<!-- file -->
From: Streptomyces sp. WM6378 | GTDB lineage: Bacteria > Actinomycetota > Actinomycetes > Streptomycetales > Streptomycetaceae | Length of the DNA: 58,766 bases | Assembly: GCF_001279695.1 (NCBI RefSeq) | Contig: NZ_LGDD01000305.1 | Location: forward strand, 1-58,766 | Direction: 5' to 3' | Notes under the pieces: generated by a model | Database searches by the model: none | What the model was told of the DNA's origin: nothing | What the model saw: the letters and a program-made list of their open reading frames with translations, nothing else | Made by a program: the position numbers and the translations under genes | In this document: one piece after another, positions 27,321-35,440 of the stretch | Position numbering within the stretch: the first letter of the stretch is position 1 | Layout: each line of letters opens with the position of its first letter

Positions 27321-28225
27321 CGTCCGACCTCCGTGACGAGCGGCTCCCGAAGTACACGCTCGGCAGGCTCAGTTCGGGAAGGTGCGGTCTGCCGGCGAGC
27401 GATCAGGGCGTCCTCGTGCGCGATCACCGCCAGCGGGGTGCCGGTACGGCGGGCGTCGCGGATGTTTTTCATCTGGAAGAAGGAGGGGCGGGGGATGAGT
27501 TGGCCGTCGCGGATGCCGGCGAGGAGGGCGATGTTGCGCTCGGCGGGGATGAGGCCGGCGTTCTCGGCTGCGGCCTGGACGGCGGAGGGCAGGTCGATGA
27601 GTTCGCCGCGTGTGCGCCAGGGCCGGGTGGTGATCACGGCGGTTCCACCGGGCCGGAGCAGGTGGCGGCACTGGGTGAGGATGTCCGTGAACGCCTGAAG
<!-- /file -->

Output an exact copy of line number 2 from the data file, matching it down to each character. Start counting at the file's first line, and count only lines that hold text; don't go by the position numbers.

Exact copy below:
Positions 27321-28225